For fellow Korean drama fanatics, the term "chimaek" shouldn't sound foreign. It depicts the well-loved combination of fried chicken (pronounced 'chikkin'/치킨) and beer (maekju/맥주) - much like bar bites and sangria pitchers on warm summer evenings.
Not too far from the Kennedy exit on the Express Toll, Mr. Chimaek is skillfully hidden in a small plaza, storefront camouflaged by shrubbery and a longstanding Pizza Pizza.
A lady donning a dark copper bob greeted us with a beaming smile, and gestured towards one of the many spacious tables. The wide chairs featured bouncy padding on both their backs and bottoms, lending bounciness to its otherwise rigid frame.
Admittedly, the thirty-four dollar price tag for the Half & Half was a bit much to stomach at first. But we later discovered the exceptional value of such an item.
A chilled selection of soft drinks, import beers, and soju was also available for the non-drivers.
Steaming cups of hot barley tea were provided once customers had settled on their meal(s) of choice. The single member of front-line staff had delivered the beverages in Stainless steel cups after order placement, along with a plastic bag-lined bone bucket.
Astonishingly enough, the exterior of the Stainless steel cups did not exhibit signs of condensation nor temperature changes given the heat, or lack thereof, of the contained beverage. Such stellar insulating properties have yet to witnessed elsewhere to this date.
Ice water was also delivered upon request; an ice-making machine ensured ice cubes would be available at all times of the day.
White and pink pickled radish filled another container; the level of astringency was on the modest side, dissimilar to store-bought radishes boasting forced saturation.
Suitable for even those with the weakest tolerance ever, the Original Fried Chicken was completely mild with thin yet textured breading. The just-cooked white meat was absolutely scrumptious, albeit a tad drier than that of the Rice Powder variation. While its seasonings probably did not exceed the basic salt-and-pepper blend, the art of frying had changed the game entirely.
Portions were ginormous in comparison to MyMy, and far more enjoyable on that note. A full order sustained cravings for three separate meals afterwards, even managing to maintain the same degree of deliciousness with re-toasting.
Adopting a rustic, nearly industrial finishing, the addition of pop art and manga installations added a dose of whimsy. An avocado-shaped basin, diffusers, non-commercial type hand wash and lotion duo were other components of the space. The most intriguing factor was, no doubt, the square toilets.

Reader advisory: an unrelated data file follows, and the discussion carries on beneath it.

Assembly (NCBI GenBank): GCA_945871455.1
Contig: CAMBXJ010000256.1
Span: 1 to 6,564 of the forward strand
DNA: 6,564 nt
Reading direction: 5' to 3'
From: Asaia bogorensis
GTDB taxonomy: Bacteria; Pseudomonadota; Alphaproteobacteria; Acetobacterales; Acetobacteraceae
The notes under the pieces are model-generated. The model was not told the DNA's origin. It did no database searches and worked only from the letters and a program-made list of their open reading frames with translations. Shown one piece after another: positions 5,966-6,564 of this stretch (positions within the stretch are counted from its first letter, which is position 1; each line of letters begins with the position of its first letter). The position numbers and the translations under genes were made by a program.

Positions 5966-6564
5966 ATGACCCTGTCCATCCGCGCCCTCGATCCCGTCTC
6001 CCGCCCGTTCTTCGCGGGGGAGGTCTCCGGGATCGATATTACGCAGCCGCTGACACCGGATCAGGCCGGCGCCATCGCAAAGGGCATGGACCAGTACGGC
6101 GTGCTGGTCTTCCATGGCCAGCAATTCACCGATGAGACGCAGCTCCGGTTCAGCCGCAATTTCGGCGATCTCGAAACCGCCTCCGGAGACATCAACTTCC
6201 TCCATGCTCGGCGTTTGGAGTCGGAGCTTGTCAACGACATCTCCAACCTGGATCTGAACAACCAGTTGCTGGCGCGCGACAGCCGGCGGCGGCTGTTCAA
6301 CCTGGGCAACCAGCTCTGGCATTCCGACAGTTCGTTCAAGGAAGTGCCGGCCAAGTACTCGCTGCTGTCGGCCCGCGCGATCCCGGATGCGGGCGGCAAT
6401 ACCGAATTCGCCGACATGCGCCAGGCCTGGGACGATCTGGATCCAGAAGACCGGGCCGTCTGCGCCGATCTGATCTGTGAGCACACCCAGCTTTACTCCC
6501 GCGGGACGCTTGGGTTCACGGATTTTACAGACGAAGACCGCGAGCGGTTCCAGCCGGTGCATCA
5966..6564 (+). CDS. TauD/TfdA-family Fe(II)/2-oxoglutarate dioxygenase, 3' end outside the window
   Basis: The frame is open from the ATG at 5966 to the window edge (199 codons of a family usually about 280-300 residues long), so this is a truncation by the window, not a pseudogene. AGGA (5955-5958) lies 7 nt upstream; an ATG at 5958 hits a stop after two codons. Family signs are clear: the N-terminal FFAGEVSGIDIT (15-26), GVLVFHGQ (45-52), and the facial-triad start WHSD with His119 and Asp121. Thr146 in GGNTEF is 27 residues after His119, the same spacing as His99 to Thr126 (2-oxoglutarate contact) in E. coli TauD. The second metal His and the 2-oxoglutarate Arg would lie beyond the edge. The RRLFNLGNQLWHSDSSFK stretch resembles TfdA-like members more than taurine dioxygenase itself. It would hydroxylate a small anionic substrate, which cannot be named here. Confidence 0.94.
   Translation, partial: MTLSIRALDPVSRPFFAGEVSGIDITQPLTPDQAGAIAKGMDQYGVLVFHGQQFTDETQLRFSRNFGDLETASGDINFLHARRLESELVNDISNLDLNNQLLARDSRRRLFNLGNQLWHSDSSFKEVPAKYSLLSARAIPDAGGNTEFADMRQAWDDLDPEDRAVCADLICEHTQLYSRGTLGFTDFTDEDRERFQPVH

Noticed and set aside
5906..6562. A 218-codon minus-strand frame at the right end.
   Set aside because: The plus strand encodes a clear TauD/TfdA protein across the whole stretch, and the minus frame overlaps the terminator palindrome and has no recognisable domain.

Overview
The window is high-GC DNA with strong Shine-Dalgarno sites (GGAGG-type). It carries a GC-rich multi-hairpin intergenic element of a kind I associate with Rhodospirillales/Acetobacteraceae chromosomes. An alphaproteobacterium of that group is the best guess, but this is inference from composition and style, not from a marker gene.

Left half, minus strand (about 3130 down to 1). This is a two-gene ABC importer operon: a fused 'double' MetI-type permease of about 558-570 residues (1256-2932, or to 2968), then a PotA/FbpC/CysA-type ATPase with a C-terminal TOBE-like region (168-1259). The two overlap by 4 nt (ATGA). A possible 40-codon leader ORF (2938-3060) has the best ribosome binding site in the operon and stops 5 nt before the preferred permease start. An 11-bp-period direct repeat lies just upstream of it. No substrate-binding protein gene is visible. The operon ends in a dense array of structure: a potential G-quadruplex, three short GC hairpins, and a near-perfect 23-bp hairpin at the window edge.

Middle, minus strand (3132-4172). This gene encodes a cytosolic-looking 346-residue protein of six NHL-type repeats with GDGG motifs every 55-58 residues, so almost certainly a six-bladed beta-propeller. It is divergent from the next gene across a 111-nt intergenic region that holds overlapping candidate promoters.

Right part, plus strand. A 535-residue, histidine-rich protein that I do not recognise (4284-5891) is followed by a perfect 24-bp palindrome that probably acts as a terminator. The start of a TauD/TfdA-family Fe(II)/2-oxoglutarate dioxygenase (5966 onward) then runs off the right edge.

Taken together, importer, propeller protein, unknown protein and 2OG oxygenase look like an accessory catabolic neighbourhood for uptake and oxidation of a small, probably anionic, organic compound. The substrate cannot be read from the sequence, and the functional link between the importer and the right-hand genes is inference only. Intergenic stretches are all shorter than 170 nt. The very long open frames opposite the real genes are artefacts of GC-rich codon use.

The base of Jasmine Tea was depicted as a green tea with floral notes, though the result was closer to a strong green tea that had been oversteeped to the point where astringency was present.
Milkiness was owed to milk powder, and the milk pudding I had added failed to meet freshness standards. Moreover, the portion consisted of fairly small chunks that neither bore the same level of sweetness nor silkiness as egg pudding (à la Three Guys). One could easily source a tastier beverage for less at any of the surrounding bubble tea vendors.
The top layer of butterfly pea tea is bland, as is the bottom-most green tea layer. he mango slush, evidently compiled using mango syrup and/or synthetic mango puree, was excessively sugary and consisted of several blocks of ice that failed to incorporate themselves into the drink. Layers were poured (or spooned) into the jar via a funnel, such that the colours would remain distinct due to density differences. The hefty price tag of $7.50 did not justify this mediocre-tasting creation whatsoever.
The estimated creation time was 7-9 mins, but the entire wait time approximated 15 minutes during off-peak hours.
The male member of staff behind cashier was able to clearly describe the offerings on the menu, but his voice possessed a half-hearted, sales pitch-like tone, which caused the ordering process to sound more deceptive than genuine.